Pteridiums spp.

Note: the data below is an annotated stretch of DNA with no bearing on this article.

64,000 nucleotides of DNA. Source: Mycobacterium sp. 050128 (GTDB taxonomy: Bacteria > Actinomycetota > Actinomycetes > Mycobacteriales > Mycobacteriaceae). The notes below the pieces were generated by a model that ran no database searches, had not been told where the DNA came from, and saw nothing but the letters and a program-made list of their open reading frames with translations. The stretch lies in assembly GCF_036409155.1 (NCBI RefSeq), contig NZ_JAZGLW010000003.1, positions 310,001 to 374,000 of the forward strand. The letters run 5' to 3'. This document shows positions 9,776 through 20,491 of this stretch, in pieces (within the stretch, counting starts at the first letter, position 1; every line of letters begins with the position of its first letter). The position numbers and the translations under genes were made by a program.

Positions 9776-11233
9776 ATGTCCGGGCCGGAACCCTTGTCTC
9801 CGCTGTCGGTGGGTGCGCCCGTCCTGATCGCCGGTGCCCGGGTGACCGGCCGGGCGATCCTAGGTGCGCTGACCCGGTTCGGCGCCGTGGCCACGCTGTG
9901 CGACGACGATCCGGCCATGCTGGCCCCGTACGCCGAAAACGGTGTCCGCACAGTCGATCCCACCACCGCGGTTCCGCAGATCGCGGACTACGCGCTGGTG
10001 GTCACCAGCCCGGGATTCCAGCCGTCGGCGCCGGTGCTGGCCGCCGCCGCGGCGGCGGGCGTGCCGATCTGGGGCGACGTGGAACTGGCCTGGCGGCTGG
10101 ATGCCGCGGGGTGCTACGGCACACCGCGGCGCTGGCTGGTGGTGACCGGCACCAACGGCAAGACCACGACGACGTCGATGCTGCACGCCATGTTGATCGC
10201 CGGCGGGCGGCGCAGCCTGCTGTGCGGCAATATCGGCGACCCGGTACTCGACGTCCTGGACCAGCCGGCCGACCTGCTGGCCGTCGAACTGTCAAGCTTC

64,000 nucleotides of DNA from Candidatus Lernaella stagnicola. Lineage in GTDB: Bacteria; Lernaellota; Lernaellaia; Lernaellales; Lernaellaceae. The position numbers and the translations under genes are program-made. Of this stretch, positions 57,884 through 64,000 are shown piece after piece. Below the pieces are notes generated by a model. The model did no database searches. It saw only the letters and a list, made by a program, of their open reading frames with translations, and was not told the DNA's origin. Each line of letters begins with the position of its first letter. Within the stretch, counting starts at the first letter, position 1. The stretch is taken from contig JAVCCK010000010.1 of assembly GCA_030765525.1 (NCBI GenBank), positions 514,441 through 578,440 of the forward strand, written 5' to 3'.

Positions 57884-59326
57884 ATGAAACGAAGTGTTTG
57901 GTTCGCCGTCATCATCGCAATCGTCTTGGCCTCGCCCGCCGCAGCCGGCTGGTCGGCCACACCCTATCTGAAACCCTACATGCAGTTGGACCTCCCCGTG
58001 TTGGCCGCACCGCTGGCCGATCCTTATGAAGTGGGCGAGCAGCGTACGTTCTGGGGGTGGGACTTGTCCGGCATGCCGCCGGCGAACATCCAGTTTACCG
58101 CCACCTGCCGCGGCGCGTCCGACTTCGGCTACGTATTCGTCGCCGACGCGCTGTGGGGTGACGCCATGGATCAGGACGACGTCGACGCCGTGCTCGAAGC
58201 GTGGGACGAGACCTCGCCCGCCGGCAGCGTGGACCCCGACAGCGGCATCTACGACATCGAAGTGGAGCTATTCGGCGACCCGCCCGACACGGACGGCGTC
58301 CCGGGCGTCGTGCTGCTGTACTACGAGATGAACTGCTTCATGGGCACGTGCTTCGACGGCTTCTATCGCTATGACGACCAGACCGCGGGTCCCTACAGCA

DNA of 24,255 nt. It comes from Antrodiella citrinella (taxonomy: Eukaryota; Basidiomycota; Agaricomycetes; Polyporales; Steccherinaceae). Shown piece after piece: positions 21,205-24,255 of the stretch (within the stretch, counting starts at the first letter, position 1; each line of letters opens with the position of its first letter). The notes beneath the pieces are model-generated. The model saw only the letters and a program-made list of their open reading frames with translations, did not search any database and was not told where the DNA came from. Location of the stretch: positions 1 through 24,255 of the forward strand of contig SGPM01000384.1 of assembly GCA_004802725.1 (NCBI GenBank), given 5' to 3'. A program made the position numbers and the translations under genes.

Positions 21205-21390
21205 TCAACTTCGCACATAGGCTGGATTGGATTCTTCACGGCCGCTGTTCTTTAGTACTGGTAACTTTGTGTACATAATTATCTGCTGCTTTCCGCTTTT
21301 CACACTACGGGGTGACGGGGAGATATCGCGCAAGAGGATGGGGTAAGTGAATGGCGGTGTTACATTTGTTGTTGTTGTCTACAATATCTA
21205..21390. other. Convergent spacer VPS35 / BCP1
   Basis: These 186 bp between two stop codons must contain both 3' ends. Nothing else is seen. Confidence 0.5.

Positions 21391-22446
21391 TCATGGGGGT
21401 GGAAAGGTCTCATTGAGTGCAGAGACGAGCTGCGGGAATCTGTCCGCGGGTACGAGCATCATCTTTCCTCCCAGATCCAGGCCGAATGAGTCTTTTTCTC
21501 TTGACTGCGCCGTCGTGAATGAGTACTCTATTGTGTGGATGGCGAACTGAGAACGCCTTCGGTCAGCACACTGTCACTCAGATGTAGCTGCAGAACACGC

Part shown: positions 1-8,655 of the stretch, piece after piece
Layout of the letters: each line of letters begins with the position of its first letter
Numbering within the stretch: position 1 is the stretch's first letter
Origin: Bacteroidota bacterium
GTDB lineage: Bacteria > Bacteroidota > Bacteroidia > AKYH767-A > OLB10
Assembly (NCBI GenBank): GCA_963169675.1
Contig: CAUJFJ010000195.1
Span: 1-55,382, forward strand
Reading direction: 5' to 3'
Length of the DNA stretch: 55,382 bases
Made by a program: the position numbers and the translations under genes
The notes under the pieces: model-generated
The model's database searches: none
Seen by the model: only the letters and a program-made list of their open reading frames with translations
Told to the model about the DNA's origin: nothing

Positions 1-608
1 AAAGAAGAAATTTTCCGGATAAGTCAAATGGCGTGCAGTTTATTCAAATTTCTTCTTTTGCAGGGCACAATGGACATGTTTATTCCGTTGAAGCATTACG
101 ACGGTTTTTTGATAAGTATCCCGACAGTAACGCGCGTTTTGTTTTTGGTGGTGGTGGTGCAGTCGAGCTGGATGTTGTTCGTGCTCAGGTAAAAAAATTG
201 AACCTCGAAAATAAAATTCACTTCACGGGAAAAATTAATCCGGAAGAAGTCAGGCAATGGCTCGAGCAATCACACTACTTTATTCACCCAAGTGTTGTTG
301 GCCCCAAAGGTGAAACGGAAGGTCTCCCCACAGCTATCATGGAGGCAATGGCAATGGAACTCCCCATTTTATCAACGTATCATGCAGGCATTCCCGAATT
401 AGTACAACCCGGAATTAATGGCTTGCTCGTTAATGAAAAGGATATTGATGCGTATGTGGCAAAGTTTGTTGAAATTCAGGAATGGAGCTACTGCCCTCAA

Pteridium aquilinum, commonly called bracken fern, is a coarse, deciduous, rhizomatous, cosmopolitan fern found on all continents except Antarctica. It is typically found in woods (including somewhat dry woodland areas), fields, old pastures, thickets, areas with disturbed soils, burned-out areas and marshes. Established plants tolerate brief periods of drought. Bracken fern is composed of two subspecies with 12 varieties. Two varieties are native to Missouri (var. latiusculum and var. pseudocaudatum) where plants are primarily found in the Ozark region in rocky upland forest openings and road banks (Steyermark). Bracken fern typically grows to 3' tall and 4' wide (though sometimes much taller). Coarse, divided, triangular fronds rise directly from deep running rootstocks. Fronds typically tilt to being almost horizontal. Each frond (to 3' long) is 2-3 times (usually 3) pinnately compound. Sori (fruit dots) on fertile fronds appear in narrow lines near the leaflet margins. Underground rhizomes can grow to 20' long or more. Black roots grow along the rhizome. Fronds of this deciduous fern die back somewhat rapidly after the first fall frost with new fiddleheads emerging from the ground in spring. Although young fiddleheads are considered edible for humans, studies indicate the presence of carcenogenic compounds in this plant, with consumption of the fiddleheads by humans possibly increasing the risk of cancerous tumors developing in stomach or throat. Genus name from Greek pteris means fern. Specific epithet from Latin aquila means eagle. Bracken is an old English name for fern.

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